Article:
Federal Judge Overturns Ban on Openly Carrying Guns in Public

Marianas Island ruling also rejects "assault weapon" ban, caliber restrictions, a heavy handgun tax, and registration requirements.

Federal Judge Overturns Gun Laws

A federal judge in the Northern Mariana Islands overturned a ban on carrying handguns in public, a ban on so-called assault weapons, caliber restrictions for long guns, a $1,000 tax on handguns, and a requirement that all guns be registered with the government. “The individual right to armed self-defense in case of confrontation…cannot be regulated into oblivion,” declared Ramona Manglona, chief judge of the U.S. District Court for the Northern Mariana Islands.

Manglona wrote in her statement that the U.S. Court of Appeals for the 9th Circuit (which includes the Northern Mariana Islands) has said “there is no constitutional right to carry a concealed weapon in public.” But the bigger question of whether the right to armed self-defense extends beyond the home has not yet been sufficiently answered. , Manglona concluded that “the Second Amendment, based on its plain language, the history described in Heller I (a landmark case about self-defense) and common sense, must protect a right to armed self-defense in public.” While “the right of armed self-defense, including in public, is subject to traditional limitations,” she says, “it is not subject to elimination.” Since the law enforced by the Commonwealth of the Northern Mariana Islands (CNMI) “completely destroys that right,” Manglona writes, “it is unconstitutional regardless of the level of scrutiny applied, and the Court must strike it down.”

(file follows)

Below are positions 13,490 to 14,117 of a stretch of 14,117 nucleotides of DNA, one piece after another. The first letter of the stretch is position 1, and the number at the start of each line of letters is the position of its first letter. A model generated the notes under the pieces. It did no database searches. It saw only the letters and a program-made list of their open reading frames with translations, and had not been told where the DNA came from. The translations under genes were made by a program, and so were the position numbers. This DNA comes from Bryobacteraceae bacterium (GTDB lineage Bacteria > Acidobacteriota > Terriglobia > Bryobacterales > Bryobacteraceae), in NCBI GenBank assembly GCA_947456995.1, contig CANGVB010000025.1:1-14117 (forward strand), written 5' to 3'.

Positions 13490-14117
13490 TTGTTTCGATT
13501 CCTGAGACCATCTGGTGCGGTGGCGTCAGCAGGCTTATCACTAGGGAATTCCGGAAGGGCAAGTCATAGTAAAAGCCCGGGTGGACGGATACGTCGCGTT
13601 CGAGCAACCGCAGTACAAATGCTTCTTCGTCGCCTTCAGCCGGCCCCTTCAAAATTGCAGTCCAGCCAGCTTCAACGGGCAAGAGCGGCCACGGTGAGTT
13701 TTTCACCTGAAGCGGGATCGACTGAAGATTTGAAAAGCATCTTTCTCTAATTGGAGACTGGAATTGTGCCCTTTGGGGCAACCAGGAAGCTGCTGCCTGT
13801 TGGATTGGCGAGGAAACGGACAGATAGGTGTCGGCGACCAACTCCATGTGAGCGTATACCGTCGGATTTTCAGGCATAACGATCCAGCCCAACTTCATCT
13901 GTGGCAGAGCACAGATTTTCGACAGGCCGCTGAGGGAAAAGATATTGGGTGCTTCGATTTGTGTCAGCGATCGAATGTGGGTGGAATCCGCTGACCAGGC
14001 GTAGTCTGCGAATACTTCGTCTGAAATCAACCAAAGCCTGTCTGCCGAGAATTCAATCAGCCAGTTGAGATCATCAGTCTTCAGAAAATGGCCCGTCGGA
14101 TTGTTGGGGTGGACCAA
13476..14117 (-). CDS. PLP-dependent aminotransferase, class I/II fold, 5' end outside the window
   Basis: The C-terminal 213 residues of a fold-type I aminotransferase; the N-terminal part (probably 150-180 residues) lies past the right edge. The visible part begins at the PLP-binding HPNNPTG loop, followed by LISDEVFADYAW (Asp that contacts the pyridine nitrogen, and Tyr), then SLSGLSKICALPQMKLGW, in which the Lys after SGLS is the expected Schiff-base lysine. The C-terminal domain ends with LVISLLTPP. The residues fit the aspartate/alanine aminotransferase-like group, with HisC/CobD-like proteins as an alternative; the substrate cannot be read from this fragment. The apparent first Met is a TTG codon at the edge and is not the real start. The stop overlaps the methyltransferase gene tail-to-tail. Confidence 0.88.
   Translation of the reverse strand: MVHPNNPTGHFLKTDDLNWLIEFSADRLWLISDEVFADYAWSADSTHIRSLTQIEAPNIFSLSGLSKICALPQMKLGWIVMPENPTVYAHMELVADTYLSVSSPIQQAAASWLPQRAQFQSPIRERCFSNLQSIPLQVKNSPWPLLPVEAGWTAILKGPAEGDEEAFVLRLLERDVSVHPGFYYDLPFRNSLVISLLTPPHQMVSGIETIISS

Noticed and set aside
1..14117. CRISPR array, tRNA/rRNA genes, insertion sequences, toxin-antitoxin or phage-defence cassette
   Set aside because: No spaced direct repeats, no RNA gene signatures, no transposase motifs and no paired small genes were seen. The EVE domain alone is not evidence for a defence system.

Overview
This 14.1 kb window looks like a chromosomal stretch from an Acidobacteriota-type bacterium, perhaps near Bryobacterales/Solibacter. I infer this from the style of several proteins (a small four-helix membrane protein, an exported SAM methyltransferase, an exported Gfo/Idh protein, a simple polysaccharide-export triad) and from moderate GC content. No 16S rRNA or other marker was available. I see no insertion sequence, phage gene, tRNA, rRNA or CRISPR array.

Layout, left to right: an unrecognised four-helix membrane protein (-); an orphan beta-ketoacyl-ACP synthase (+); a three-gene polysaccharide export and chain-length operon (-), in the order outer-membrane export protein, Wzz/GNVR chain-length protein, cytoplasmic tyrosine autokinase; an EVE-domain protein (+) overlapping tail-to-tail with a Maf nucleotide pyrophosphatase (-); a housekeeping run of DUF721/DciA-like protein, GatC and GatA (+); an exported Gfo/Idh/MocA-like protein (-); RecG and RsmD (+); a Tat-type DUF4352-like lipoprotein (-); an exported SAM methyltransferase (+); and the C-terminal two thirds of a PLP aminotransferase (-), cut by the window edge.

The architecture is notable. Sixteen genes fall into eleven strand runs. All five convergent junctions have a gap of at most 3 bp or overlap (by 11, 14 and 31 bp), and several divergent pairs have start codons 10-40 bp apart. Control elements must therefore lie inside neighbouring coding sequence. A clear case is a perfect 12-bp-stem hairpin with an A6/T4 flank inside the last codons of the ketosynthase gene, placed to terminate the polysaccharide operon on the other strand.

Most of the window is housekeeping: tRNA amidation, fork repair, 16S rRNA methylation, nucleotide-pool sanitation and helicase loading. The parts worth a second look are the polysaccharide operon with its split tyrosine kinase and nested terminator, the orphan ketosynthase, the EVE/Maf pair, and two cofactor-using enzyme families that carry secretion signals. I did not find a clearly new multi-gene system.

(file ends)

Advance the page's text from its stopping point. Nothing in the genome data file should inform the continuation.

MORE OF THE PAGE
Manglona also struck down a CNMI ban on assault weapons because of the logic involved behind the banning. She says that the banned attachments for assault rifles actually tend to make the guns easier to control an more accurate–meaning safer, in her mind.She struck the ban down because she says it doesn’t match with the commonwealth’s stated goals of safety.

The CNMI tax on handguns, which raises the cost of the cheapest pistol by almost 700 percent, was also struck down. Her words stated that a $1,000 wasn’t intended to fund the government but instead “comes close to destroying the Second Amendment right to acquire ‘the quintessential self-defense weapon,'” she writes.

The CNMI’s gun registration system, which requires a separate application for each weapon, was deemed by Manglona as unjustified.She upheld the commonwealth’s licensing requirement for gun buyers and the commonwealth’s ban on magazines that hold more than 10 rounds, saying it probably would not have much impact on self-defense and might reduce deaths in mass shootings. The 9th Circuit Court approved a similar ban last year.